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2023 In Review: Triston Casas Broke Out

Triston Casas’ rookie year started out slow, but the 23-year-old never wavered from his patient approach at the plate and found pitches to drive all over the ballpark down the stretch.

New York Mets v Boston Red Sox Photo by Maddie Malhotra/Boston Red Sox/Getty Images

2023 In One Sentence

In his rookie year, Triston Casas powered through some early struggles to become one of the elite hitters in all of baseball over a two-month stretch, before his season, once again, ended with an injury.

The Positives

Triston Casas handled the adversity of a slow start to the 2023 season and stuck to his principles as a hitter, despite the calls by some for a demotion to the minor leagues. The 23-year-old entered June 3 hitting just .188, but had remained patient at the plate and was taking walks at a 14.2% clip — and then he absolutely took off from there. For the remaining two-thirds of the season, Casas was seventh in all of MLB (min. 300 PAs) in both OPS (.966) and wRC+ (159). His .304 batting average in that time proved that he can be more than just an on-base monster in his prime. After the All-Star break, Casas slashed .317/.417/.617 with 15 HR and 38 RBI in 54 games before his season was cut short by injury.

Casas hit the ball hard with his Barrel% and Hard Hit% sitting in the top 20% of the league, and he rarely chased out of the zone, with an 86th percentile chase rate. He handled pressure situations well, delivering an OBP of .403 in 72 “late and close” plate appearances on the season. Finally, Casas hit the ball to all fields, not only on singles but on his extra-base hits as well. The huge in-game power was evident once he got in a groove, including multiple home runs that were hit 430+ feet to left-center field.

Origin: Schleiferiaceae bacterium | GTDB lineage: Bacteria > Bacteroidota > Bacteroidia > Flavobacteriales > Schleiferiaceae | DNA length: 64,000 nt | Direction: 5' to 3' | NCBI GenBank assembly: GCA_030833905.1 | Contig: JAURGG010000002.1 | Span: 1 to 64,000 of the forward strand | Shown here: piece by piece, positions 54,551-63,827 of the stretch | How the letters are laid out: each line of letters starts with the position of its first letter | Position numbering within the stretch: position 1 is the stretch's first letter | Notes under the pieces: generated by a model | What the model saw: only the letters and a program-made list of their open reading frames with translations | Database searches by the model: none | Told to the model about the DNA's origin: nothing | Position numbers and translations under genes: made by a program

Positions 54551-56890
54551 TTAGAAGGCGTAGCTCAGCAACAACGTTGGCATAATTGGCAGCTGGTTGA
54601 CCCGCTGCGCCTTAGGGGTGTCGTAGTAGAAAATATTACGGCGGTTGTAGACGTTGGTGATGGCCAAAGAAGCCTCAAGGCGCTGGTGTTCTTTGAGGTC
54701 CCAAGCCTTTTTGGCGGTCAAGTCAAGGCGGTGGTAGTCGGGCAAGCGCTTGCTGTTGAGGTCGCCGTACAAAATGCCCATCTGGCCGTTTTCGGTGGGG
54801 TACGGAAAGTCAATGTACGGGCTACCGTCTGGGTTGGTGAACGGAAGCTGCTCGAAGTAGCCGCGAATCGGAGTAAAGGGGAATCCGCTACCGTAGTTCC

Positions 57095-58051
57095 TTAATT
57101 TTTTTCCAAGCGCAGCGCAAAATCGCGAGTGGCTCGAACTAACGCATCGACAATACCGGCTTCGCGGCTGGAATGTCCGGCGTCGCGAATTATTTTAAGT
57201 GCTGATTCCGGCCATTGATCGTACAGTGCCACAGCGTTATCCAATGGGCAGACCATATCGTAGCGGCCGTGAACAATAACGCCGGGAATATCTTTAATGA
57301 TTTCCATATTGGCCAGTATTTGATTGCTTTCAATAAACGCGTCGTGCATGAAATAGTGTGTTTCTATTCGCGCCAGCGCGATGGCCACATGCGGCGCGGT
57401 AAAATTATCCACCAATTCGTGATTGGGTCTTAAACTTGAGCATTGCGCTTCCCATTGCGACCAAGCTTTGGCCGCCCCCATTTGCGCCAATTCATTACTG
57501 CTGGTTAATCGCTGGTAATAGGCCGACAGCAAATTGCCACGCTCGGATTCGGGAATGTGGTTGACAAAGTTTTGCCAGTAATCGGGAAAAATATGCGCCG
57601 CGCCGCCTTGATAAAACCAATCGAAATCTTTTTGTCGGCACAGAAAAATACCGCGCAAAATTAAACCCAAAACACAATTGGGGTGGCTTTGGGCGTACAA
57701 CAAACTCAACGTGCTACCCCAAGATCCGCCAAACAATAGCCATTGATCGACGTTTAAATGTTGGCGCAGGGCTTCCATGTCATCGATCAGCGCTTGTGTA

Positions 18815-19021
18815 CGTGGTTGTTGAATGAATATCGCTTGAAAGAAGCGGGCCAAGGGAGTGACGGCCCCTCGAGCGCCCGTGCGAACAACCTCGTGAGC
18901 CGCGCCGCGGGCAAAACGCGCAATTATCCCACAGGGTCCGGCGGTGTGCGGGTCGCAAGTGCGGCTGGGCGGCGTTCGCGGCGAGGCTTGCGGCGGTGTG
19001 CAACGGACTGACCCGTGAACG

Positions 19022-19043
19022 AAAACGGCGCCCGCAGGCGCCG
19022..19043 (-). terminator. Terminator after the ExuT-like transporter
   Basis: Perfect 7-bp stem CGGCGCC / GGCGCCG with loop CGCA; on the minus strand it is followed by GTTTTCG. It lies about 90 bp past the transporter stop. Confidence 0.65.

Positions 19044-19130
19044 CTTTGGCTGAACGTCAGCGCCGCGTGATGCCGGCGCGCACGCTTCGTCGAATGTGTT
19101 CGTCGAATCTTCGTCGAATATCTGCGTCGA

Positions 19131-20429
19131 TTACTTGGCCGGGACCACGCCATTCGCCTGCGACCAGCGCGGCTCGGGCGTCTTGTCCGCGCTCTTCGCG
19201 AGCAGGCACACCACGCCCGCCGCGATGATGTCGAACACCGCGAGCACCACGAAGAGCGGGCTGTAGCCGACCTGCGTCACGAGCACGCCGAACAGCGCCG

Casas 2023 Hits Spray Chart
Baseball Savant

The Negatives

First and foremost, Casas’ season ended early with shoulder inflammation, missing the final 16 games of the season. This has started to become a trend for Casas, who missed over two months of the 2022 season in Triple-A with a high ankle sprain. The team tried to compensate for the fewer at-bats, sending Casas to the Dominican Winter League where he was pulled out of there after just a couple of games due to knee soreness. Now that he’s mixing in a shoulder injury, his health is something to keep an eye on.

On the field, just about everything went wrong for Casas over the first two months of the season. Using the same June 3 cutoff from above, Casas entered that day hitting .188, slugging just .342, with an OPS of .642. Only Kyle Schwarber had a worse batting average in all of baseball at that point, out of 164 qualified hitters. His 27.8 K% at the time far exceeded any K-rate that Casas had encountered in the minor leagues.

Defensively, Casas was second from the bottom out of 37 first basemen in Outs Above Average on Statcast, with a final tally of negative-10 OAA. Using Fangraphs’ DRS metric, it’s not as drastic with a -4 DRS, finishing 25th of 31 first basemen (min: 500 IP at 1B). Either way, this is the area of his game that Casas needs to work on most entering the 2024 season. He was plenty aggressive defensively, often attempting to make some riskier throws to other bases. Entering just his age-24 season, working with the coaching staff, and getting more experience at the highest level is the only way for Casas to improve.

Best Game Or Moment

Going against Giants ace Logan Webb on July 28, Casas opened the scoring in the game with a 382-foot RBI double in the second inning. In the fifth though, he extended the lead to 2-0 on a mammoth shot off of Webb. Taking the ball (slightly) to the opposite field, Casas hit the ball 435 feet to left-center, capping off a month of July in which he hit .349, slugged .758, and hit seven home runs. The Red Sox went on to win the game 3 to 2.

The Big Question/2024 and Beyond

Can Triston Casas go an entire season without landing on the injured list? He is 6 foot 5, and approximately 250 pounds; a big body who is on his feet for 162 games a year and could be more prone to lower body injuries. With ankle, knee, and shoulder injuries on the list from the past two seasons, the only thing that could prevent Casas from vaulting himself into a perennial top-5 first baseman is Casas’ body breaking down. On November 8, Craig Breslow noted that Casas was close to beginning a hitting program. If healthy, we could see a 40 home run bat protecting Rafael Devers as early as this season.